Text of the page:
Theatre was a strange experience. I was given a spinal injection and baby was delivered via forceps and episiotomy. This was something that I had previously been SO terrified of happening, but I didn’t feel scared at all. I chatted to the anaesthetist and the consultants, Drew sat beside me and held my hand and kept me feeling positive. Before I knew it, Maddox had entered the world. I felt a little shocked when he came out and wasn’t crying, but as soon as he started to cry I started to cry too, tears of pure happiness and relief, I felt like I could burst. I managed to breastfeed Maddox immediately after theatre, I just felt so happy and grateful to have him with me.

I remember thinking whilst laid on the bed in theatre ‘I hope this doesn’t traumatise me later’ or ‘I hope I don’t feel scared when I remember this tomorrow’ but I can honestly say that I only feel happy thoughts when I think about my birth experience. People have been surprised to hear me speak so positively of the experience and how me and Drew managed to take everything in our stride. The midwives commented on how we managed to stay positive and focused throughout, and how we weren’t fazed by anything that happened, managing to stay and feel in control despite difficult circumstances.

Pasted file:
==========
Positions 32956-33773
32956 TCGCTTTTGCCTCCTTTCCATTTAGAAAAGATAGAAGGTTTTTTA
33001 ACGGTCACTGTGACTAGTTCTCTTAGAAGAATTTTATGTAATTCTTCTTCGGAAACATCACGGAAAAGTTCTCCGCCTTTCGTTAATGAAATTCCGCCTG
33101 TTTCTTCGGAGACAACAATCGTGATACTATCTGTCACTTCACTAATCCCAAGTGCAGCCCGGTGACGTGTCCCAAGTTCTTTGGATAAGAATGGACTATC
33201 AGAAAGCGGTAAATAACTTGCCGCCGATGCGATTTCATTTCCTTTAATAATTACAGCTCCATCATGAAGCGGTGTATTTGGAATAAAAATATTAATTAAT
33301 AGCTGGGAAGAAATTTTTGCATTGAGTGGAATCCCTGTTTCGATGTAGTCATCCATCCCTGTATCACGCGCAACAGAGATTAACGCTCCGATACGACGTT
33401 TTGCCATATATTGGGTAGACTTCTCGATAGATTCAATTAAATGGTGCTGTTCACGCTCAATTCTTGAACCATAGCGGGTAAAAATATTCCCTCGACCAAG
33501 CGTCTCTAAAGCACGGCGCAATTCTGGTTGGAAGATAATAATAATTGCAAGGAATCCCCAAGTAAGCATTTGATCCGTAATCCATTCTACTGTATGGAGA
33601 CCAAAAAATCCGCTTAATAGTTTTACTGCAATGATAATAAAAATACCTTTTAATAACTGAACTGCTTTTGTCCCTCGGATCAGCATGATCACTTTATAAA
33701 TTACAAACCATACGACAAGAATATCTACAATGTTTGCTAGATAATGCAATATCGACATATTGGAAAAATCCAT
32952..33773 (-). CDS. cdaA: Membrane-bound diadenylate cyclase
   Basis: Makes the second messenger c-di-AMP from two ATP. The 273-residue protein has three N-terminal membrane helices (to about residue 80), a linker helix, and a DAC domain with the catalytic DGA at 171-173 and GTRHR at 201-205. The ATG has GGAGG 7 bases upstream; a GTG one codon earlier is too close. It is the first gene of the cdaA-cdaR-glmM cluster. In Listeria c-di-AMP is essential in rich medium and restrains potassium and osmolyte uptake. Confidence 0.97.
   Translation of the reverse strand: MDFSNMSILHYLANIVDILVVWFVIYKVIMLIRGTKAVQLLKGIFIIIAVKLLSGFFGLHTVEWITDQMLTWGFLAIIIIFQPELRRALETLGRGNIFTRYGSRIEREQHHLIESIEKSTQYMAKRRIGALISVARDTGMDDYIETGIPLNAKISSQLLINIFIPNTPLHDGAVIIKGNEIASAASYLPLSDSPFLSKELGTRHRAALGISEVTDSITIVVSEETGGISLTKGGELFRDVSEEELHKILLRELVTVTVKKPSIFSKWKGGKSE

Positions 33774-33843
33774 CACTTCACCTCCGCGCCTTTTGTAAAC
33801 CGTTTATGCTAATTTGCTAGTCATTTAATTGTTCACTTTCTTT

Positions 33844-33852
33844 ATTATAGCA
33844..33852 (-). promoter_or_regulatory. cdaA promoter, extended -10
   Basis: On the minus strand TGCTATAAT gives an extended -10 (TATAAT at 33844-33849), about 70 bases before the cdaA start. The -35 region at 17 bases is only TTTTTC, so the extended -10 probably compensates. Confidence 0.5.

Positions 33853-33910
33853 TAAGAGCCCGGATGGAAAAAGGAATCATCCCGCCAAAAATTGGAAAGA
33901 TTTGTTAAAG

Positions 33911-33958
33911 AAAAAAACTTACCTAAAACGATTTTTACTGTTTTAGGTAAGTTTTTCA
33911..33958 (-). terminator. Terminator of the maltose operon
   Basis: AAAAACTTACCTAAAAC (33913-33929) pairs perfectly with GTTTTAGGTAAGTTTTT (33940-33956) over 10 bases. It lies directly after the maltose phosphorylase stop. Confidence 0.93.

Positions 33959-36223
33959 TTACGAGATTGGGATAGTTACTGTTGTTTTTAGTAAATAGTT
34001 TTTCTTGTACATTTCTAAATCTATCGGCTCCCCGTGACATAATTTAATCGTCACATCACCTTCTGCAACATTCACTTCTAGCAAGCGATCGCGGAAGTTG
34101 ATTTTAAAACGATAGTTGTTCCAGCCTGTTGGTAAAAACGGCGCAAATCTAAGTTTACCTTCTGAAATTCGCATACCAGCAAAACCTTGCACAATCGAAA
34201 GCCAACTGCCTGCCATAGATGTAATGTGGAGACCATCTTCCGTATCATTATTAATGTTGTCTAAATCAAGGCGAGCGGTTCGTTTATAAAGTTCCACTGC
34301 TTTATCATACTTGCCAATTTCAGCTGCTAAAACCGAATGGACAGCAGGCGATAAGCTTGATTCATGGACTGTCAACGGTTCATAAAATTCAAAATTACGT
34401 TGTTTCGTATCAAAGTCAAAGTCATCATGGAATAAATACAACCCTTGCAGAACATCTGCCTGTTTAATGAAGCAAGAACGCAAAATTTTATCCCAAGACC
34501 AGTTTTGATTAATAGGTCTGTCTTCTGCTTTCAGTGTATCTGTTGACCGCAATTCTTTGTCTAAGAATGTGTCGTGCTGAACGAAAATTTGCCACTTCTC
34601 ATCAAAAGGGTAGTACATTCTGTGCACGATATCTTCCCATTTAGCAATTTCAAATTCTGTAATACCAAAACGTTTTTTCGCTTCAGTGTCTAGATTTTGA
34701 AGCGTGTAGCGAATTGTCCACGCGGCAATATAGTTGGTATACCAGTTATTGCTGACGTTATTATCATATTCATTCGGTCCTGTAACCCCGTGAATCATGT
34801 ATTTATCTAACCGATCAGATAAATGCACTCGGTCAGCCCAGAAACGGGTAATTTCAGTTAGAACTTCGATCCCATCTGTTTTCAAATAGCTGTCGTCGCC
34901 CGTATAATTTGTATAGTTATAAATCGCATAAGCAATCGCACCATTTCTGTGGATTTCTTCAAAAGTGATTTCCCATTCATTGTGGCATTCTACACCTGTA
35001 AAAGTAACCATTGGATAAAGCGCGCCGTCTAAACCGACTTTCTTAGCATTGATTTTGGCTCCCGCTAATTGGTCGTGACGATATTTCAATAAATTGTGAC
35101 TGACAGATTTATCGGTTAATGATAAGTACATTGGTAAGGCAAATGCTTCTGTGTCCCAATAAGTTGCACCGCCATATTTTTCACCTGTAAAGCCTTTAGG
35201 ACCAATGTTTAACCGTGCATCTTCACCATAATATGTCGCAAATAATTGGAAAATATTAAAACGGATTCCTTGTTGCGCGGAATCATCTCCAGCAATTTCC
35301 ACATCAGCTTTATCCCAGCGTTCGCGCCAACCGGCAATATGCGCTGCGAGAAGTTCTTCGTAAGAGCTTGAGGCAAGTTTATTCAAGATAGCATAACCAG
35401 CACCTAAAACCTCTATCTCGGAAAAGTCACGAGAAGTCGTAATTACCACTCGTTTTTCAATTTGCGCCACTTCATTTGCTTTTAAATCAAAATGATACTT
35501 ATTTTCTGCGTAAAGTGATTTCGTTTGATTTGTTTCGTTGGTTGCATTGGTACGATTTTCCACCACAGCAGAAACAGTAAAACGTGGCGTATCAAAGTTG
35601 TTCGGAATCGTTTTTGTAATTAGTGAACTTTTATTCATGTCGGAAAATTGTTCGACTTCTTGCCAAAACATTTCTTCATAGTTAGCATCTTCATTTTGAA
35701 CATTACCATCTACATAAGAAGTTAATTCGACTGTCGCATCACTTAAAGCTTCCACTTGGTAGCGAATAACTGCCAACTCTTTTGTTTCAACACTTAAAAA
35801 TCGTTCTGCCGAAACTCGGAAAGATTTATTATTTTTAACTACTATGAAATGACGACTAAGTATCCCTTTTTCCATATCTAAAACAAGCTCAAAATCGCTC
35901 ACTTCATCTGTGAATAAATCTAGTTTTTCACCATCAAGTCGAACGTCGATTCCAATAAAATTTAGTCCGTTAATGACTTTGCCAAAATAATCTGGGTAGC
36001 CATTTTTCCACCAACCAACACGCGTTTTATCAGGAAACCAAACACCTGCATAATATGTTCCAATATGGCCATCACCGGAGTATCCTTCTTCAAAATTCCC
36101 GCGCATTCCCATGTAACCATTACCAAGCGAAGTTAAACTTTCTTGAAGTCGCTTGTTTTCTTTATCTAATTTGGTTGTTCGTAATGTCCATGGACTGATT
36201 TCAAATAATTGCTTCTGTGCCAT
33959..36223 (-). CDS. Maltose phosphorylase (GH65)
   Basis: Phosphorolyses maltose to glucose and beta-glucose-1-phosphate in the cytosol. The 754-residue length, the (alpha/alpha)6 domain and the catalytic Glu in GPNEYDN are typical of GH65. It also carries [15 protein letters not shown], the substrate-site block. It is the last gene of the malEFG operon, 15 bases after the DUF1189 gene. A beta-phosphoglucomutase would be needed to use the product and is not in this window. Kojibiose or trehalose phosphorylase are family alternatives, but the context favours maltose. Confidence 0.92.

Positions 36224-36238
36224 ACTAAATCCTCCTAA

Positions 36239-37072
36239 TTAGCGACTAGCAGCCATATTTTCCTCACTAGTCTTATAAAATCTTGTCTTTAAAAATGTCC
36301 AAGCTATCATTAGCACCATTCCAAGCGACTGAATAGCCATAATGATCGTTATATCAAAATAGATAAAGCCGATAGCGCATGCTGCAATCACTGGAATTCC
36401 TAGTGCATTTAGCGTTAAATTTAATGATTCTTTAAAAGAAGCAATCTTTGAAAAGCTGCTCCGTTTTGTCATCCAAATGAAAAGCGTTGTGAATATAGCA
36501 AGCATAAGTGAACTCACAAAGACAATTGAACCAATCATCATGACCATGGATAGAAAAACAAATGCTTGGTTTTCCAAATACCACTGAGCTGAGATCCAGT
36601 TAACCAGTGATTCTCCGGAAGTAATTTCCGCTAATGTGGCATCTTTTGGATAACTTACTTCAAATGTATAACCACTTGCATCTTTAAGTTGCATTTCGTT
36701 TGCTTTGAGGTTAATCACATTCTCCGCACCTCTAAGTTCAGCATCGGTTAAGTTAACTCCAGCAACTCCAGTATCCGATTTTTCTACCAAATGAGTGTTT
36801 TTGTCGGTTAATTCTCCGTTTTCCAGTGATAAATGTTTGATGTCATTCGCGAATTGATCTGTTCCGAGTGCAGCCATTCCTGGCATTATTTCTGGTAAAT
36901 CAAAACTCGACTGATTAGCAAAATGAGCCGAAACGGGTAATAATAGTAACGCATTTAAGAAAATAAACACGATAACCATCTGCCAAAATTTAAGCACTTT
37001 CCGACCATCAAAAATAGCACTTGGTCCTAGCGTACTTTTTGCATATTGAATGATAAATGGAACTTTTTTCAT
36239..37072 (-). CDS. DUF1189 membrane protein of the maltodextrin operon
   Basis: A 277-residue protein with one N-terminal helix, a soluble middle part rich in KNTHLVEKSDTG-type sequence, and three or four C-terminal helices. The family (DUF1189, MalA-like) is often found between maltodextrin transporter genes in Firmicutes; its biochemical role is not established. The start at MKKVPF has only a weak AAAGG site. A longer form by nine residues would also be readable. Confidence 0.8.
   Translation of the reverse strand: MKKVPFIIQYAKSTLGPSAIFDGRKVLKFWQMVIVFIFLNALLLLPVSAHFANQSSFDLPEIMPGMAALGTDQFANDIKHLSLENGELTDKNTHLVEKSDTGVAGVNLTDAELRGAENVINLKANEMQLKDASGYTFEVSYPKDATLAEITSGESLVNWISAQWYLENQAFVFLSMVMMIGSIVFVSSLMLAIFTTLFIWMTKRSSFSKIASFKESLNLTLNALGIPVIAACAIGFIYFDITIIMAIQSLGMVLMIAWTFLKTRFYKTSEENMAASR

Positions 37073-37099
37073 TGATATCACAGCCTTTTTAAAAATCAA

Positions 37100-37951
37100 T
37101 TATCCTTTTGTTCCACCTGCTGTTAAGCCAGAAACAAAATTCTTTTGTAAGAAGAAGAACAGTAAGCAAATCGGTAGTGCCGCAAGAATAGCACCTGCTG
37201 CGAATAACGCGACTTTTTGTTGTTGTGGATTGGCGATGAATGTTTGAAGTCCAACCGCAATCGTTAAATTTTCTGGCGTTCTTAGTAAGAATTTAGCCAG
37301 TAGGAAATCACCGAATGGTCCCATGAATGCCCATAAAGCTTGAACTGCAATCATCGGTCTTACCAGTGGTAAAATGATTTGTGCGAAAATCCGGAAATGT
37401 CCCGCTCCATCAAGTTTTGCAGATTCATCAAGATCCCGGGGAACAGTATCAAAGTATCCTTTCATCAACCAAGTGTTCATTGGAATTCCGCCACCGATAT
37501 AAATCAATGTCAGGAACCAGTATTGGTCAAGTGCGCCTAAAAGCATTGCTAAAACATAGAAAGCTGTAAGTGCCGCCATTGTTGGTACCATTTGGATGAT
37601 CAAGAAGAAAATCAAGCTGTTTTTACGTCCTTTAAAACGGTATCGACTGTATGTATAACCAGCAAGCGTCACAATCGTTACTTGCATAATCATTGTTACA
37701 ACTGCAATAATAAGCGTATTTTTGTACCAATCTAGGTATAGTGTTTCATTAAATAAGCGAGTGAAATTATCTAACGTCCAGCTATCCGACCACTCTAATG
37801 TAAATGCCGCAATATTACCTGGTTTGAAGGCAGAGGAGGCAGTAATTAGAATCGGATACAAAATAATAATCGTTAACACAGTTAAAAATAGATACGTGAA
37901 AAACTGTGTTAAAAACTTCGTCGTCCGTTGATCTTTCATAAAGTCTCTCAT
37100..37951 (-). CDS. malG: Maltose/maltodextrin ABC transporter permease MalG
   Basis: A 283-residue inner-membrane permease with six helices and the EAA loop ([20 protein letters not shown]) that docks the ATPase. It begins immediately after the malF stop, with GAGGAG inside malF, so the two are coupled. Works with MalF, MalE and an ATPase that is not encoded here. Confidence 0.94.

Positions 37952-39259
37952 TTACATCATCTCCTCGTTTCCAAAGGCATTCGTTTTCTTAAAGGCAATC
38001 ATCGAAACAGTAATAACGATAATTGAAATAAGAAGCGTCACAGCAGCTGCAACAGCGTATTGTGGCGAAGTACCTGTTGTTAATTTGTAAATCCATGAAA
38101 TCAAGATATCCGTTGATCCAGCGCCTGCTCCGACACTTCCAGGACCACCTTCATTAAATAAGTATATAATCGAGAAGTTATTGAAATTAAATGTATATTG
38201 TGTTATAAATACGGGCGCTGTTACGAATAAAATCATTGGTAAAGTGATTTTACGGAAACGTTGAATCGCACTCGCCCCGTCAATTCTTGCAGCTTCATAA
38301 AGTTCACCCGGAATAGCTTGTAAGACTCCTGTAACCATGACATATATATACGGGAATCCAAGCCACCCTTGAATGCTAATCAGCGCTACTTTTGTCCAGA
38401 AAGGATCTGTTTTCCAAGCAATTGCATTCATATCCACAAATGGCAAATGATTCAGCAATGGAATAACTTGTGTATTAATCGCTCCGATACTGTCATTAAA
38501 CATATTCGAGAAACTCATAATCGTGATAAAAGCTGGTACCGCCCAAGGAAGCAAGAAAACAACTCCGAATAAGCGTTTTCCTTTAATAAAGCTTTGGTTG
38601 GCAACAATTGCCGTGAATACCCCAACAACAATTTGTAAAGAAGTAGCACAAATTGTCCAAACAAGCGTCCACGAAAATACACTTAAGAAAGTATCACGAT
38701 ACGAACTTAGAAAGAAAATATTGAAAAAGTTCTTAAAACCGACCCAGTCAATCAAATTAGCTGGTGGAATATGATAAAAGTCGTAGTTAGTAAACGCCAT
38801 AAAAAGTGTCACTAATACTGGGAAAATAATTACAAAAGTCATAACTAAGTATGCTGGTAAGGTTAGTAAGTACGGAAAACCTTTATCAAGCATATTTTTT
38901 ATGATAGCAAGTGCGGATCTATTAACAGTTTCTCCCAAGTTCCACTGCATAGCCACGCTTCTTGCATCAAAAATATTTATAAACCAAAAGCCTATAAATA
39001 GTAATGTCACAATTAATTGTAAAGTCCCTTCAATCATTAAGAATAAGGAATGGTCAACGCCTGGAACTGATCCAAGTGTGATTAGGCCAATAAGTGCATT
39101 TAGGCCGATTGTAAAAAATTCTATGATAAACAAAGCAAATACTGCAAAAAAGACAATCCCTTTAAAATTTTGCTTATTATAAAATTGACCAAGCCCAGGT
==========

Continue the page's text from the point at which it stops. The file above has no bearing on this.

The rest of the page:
The operation was followed by a reasonably heavy bleed and we had to stay in hospital until Monday evening, but even that didn’t scare or upset me. Considering I used to have the worst hospital anxiety imaginable, that’s a massive achievement!

Since I’ve been home I’ve been active and out and about most days. I feel so happy and grateful for my birthing experience and for the opportunity to birth Maddox. It’s insane because it was literally the polar opposite of the birth I hoped for, fought for and expected. But I honestly believe hypnobirthing changed my mindset and helped me managed my expectations by trusting in myself and my body, taking everything one step at a time and visualising the end goal.

I’m amazed at how well I dealt with the situation, I honestly feel like a warrior. I know I wouldn’t have been able to deal with any of these curveballs if it wasn’t for you and for the hypnobirthing knowledge you gave me (and Drew, as he was honestly the best birthing partner I could have asked for) ️

Thank you soooooo much for everything ! I’m welling up every two minutes as I write this because I feel so bloody happy and grateful and emotional. Thank you for being such a good teacher and friend, you are the best!! Keep doing what you do forever because you are fab.

Romany and Drew, Halifax